• Mitchell Timin
          ... ... http://www.cs.utexas.edu/users/kstanley/neat.html#users As a result of going there and clicking around a bit, I just ordered Mat Buckland s
          Message 4 of 13 , Dec 4, 2003
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            --- Kenneth Stanley <kstanley@...> wrote:

            <snip>

            > So since this question comes up once a while, here's
            > what I did: I
            > added a bunch of projects I know of to the following
            > part of the NEAT
            > Users Page:

            http://www.cs.utexas.edu/users/kstanley/neat.html#users

            As a result of going there and clicking around a bit,
            I just ordered Mat Buckland's book. :)

            <snip>

            > Hope this helps answer your question.

            Yes, Thanks.


            =====
            Mitchell Timin
            http://annevolve.sourceforge.net

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          • Roger Smith
            I was thinking of using NEAT in the JRobots competition. Does anyone have any advice for me here? Thanks Rog __________________________________ Do you Yahoo!?
            Message 5 of 13 , Dec 6, 2003
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              I was thinking of using NEAT in the JRobots
              competition.
              Does anyone have any advice for me here?
              Thanks
              Rog



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            • Kenneth Stanley
              ... Hey Rog, could you repost the link to JRobots? thanks, ken
              Message 6 of 13 , Dec 7, 2003
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                --- In neat@yahoogroups.com, Roger Smith <rog_21@y...> wrote:
                > I was thinking of using NEAT in the JRobots
                > competition.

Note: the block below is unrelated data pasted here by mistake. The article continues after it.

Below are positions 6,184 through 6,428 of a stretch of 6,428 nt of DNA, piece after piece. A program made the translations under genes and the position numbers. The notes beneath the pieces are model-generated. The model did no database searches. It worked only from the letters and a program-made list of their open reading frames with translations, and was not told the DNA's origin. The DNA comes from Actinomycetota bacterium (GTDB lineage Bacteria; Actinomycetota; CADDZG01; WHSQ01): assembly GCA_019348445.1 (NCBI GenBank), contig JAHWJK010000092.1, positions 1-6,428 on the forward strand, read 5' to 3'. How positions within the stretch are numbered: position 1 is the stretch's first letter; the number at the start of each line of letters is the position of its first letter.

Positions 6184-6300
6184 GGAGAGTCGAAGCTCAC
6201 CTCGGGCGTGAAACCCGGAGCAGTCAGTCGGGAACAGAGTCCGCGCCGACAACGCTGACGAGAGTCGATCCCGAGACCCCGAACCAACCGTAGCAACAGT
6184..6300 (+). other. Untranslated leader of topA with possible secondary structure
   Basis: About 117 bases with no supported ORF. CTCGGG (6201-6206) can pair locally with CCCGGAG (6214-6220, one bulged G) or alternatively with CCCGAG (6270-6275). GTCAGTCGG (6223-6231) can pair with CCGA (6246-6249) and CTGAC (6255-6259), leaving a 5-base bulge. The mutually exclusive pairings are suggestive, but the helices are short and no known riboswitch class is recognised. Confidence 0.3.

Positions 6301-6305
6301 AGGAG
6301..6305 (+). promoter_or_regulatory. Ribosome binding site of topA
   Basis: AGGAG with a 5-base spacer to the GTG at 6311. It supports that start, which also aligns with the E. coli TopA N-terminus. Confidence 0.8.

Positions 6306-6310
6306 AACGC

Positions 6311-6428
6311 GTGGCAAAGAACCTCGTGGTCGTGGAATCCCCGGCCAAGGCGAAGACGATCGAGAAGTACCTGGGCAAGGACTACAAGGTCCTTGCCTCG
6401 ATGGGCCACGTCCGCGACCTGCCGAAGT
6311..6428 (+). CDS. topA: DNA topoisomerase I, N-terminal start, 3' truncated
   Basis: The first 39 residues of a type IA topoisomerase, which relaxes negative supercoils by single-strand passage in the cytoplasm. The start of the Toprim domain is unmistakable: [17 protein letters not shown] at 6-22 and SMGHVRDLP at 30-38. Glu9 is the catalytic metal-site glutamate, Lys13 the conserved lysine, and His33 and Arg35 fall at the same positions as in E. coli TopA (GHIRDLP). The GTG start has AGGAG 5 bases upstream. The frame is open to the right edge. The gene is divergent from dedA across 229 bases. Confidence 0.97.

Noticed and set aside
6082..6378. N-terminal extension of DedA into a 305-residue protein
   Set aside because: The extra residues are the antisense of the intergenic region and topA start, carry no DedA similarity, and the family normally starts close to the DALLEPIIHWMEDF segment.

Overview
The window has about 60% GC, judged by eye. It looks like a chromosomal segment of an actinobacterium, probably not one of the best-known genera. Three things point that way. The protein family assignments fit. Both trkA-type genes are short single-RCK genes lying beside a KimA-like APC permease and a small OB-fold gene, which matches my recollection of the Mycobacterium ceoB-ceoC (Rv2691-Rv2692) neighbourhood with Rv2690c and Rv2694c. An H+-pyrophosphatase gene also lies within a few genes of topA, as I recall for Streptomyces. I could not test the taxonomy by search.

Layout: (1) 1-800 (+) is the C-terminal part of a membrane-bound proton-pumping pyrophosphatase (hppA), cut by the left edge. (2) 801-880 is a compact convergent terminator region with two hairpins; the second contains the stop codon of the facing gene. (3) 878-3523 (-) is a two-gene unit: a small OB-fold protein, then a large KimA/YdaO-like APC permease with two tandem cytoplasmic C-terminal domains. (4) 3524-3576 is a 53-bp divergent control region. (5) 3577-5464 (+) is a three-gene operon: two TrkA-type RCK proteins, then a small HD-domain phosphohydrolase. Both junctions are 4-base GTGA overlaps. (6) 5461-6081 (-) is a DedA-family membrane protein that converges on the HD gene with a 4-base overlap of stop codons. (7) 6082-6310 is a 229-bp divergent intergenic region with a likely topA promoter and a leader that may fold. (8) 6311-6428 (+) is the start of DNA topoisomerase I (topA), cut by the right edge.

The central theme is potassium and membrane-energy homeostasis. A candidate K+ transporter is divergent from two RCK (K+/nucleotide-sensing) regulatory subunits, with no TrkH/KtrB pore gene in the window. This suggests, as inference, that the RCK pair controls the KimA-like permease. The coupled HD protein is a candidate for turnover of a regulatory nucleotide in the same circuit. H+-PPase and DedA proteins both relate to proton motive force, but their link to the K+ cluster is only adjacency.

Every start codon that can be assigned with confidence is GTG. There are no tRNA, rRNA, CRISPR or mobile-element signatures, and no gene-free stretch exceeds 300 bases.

> Does anyone have any advice for me here?
                > Thanks
                > Rog
                >

                Hey Rog, could you repost the link to JRobots?

                thanks,
                ken
              • Roger Smith
                http://www.cfxweb.net/~jrobots/ ... __________________________________ Do you Yahoo!? New Yahoo! Photos - easier uploading and sharing.
                Message 7 of 13 , Dec 7, 2003
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                  http://www.cfxweb.net/~jrobots/


                  --- Kenneth Stanley <kstanley@...> wrote:
                  > --- In neat@yahoogroups.com, Roger Smith
                  > <rog_21@y...> wrote:
                  > > I was thinking of using NEAT in the JRobots
                  > > competition.
                  > > Does anyone have any advice for me here?
                  > > Thanks
                  > > Rog
                  > >
                  >
                  > Hey Rog, could you repost the link to JRobots?
                  >
                  > thanks,
                  > ken
                  >
                  >


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                • Derek James
                  ... Hey Roger, Well, I m certainly interested in how you could design a bot for JRobots using NEAT, but I ve mostly been focusing on working on our NEAT
                  Message 8 of 13 , Dec 8, 2003
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                    --- In neat@yahoogroups.com, Roger Smith <rog_21@y...> wrote:
                    > I was thinking of using NEAT in the JRobots
                    > competition.
                    > Does anyone have any advice for me here?

                    Hey Roger,

                    Well, I'm certainly interested in how you could design a bot for
                    JRobots using NEAT, but I've mostly been focusing on working on our
                    NEAT implementation and prepping for experiments with board game
                    domains.

                    Their documentation didn't look entirely user-friendly, though.
                    Sorry I can't be of help, but be sure to keep us posted on your
                    efforts if you are able to make any headway.

                    Derek
                  • Derek James
                    This is mostly addressed to Ken, but I thought I d also open it to the group. I just finished reading de Jong and Pollack s yet-to-be-published paper Ideal
                    Message 9 of 13 , Dec 8, 2003
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                      This is mostly addressed to Ken, but I thought I'd